We Do Not Spy on Our Customers
I have had a very well known SEO company dust one of best link building strategies (outing it directly to a Google engineer) because I was trusting enough to mention how effective it was inside our training program, thinking that a competitor would not out it, but I was wrong! At least I know what to expect, and can use that knowledge to mitigate future risks.
One of the common concerns about the SEO Toolbar is something along the lines of "does it phone home" or "are you spying on us" or "what data is it sending you". Some SEO companies offer a huge EULA and do spy on the people who use their toolbars, but we do not do that for a number of reasons
- I felt rather angry when that well known SEO company outed my site (and haven't really trusted them since then)
- I never really liked the idea of spying on customers, and going down that path could harm our perceived brand value
- knowing that information is kept private adds value and builds trust
- we are already under-staffed (running quite lean) and have more projects to work on than time, so we are not in need of new projects
- With all the great competitive research tools available now (like Microsoft Ad Intelligence, Google Search-based Keyword Tool, Compete.com, SEM Rush, and many others) it is easy to get a lot of keyword data quickly, and I see little value add in spying on our users.
Why Give Away so Much Value?
It is pretty obvious that the trend in software (since the day I got on the web) is that open source software is commoditizing the value of most software products and tools. Providing tools that require limited maintenance costs and provide access to a best of breed collection of SEO tools makes it easy for us to evolve with the space and help our customers do so, without building up a huge cost sink that requires raising capital and having to listen to some icky investors. :)
The reason we can (and do) provide so many free SEO tools is because I feel doing so...
- makes the web a better place (Tim O'Reilly says you should create more value than you capture)
- offers value to the community
- extends opportunity to more people around the globe (anyone who is just fresh starting out like I was ~6 years ago could use the help)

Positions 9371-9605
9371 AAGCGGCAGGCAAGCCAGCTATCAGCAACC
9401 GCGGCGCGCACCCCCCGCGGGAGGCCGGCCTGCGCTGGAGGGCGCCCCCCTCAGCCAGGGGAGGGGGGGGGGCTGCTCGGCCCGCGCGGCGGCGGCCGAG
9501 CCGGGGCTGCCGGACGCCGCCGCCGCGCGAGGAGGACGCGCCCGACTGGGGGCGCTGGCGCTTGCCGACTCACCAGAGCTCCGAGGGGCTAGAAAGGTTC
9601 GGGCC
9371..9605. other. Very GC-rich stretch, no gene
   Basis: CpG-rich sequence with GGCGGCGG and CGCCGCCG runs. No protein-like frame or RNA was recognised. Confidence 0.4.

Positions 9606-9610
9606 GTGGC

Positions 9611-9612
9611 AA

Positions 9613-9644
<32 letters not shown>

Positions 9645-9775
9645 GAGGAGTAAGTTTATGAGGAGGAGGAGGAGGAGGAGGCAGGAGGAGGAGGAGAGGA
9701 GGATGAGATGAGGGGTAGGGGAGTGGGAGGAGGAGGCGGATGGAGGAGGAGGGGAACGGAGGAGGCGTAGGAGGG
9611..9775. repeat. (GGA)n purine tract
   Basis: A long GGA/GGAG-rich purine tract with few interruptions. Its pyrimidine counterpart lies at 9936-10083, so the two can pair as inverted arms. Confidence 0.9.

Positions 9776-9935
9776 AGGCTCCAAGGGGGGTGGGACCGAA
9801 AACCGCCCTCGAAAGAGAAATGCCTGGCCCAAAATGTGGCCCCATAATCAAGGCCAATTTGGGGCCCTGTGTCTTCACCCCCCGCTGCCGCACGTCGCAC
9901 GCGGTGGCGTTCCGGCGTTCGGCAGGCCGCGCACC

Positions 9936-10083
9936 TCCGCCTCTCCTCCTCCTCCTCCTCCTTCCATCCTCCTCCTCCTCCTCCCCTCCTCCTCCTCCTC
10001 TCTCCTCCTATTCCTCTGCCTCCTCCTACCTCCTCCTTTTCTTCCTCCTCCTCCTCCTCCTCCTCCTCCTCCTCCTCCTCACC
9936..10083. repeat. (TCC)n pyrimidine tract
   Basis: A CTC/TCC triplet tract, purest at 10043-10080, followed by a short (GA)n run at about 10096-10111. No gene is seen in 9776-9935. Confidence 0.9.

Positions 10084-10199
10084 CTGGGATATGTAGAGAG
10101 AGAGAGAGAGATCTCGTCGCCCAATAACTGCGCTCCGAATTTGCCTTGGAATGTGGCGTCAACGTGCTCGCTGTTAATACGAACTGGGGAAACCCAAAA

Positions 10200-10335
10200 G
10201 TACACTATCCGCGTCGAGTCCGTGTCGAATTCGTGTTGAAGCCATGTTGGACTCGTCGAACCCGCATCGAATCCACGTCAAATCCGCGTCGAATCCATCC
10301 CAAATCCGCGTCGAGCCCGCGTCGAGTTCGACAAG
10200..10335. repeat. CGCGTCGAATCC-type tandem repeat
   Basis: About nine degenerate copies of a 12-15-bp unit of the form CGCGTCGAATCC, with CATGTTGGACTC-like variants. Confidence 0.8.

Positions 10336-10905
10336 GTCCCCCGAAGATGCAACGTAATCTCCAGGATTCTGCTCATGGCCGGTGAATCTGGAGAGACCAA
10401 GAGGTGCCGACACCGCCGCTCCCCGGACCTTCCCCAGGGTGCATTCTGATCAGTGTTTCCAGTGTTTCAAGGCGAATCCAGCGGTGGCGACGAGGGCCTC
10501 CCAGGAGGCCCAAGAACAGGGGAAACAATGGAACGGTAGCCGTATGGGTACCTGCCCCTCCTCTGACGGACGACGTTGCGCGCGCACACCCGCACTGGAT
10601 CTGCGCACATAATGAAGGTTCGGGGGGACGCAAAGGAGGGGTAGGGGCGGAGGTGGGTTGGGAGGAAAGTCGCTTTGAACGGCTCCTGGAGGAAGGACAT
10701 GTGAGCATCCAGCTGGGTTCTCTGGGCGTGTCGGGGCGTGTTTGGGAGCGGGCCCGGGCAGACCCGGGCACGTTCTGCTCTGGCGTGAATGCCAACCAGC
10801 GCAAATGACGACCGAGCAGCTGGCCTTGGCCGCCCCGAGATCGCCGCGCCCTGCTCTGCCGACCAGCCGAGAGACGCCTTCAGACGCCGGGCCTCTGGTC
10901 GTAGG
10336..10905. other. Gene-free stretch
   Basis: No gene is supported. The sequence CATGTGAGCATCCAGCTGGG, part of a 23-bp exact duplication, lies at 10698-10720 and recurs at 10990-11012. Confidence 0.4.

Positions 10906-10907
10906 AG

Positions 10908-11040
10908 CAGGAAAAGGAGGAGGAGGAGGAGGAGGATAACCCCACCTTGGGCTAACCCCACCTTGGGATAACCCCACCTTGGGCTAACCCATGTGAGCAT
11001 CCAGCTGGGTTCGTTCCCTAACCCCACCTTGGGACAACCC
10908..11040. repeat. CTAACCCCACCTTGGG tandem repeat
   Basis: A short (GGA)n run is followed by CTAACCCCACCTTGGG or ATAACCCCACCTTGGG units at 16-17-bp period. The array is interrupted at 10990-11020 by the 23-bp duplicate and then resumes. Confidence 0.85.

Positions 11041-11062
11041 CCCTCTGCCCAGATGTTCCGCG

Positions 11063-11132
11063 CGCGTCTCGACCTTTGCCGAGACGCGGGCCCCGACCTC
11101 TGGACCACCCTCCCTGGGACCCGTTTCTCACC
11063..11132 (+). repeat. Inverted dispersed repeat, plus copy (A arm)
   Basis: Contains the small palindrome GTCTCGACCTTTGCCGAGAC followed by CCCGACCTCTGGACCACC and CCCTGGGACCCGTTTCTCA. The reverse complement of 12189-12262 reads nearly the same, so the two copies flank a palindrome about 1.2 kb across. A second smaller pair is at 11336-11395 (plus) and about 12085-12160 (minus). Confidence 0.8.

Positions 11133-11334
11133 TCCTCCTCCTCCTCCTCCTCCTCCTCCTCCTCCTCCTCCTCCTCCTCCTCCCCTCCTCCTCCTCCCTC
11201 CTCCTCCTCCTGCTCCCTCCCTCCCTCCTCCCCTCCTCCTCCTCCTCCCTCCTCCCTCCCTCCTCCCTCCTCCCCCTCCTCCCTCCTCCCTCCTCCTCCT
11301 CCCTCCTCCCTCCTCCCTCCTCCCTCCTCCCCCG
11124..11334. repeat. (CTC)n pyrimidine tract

- commoditizes the value of some bloated all-in-one SEO software (many of those products generally lack value and misguide people)
- makes it hard for con-artists to sell hyped up junk (by commoditizing the value of their offerings to all but the most desperate of get rich quick folks)
- helps to educate potential future customers (when we did a survey recently about 80% of our customers have been practicing SEO for over a year)
- is an affordable distribution strategy for brand awareness
- builds trust by delivering value for free (rather than trying to squeeze every penny out of potential customers)
- is a big differentiator between us and most SEO websites
In addition to all the above points, most of the tools we create are tools I want to use. So the cost of building them would still be there even if we did not share them. Sharing them gets us lots of great user feedback to improve them, and does not cost us much relative to the potential upside.
Small Industry, Lightweight Strategy
Rather than centralizing things, we like to rely on a distributed software strategy which has a much lower cost structure.
That strategy allows this site (with a popular blog, an array of tools, some videos, training modules, and an active community) to run on 1 server. We find the Plenty of Fish story inspiring, though doubt we will need his distributed computing skills anytime soon given how small our industry is. After 5 years we are still millions of visitors and over a billion monthly pageviews behind Plenty of Fish :)
We have analytics on our website to help us see where we are getting coverage, and to measure and improve conversions (an area ripe for opportunity given our brand exposure and site traffic). We may add relevant affiliate links and offers to some of our SEO tools to help pay for the 10s or 100s of thousands of dollars we spent developing our various tools (for example, see how we integrated a link to our Wordtracker keyword guide and the Wordtracker keyword research service in our keyword tool). But we have no need or desire to spy on users who download our tools. Spying and outing are poor strategies for professional SEOs to employ....they erode trust and value.
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